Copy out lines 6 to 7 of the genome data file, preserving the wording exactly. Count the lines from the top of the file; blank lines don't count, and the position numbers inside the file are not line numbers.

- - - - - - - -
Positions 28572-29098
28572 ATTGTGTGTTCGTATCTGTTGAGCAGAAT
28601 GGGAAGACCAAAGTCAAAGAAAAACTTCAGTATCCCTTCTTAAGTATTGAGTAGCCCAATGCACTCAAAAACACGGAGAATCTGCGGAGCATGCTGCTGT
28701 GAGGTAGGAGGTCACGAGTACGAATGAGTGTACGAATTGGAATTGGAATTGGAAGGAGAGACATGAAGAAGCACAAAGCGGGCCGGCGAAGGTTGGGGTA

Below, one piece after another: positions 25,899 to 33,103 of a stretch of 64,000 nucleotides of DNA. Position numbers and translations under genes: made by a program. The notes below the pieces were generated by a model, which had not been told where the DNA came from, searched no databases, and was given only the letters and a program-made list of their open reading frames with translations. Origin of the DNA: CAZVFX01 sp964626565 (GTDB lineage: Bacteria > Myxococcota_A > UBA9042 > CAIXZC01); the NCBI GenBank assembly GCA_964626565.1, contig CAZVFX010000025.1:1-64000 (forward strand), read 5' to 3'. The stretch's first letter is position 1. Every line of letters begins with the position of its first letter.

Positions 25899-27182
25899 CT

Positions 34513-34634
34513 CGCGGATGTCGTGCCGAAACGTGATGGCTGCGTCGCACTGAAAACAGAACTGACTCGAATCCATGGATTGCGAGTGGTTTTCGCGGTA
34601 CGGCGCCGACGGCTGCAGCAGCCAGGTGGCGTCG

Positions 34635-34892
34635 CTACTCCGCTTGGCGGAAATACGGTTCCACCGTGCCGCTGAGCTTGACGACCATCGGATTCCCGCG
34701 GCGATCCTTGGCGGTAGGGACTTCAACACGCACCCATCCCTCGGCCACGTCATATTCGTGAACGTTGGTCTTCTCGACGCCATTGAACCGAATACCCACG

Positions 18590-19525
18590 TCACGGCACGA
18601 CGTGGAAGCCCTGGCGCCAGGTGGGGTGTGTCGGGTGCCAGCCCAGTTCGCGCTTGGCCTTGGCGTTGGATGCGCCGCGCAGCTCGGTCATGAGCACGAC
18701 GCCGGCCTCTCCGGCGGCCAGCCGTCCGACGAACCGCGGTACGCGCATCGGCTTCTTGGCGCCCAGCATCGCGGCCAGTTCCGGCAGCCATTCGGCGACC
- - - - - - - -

Positions 25899-27182
25899 CT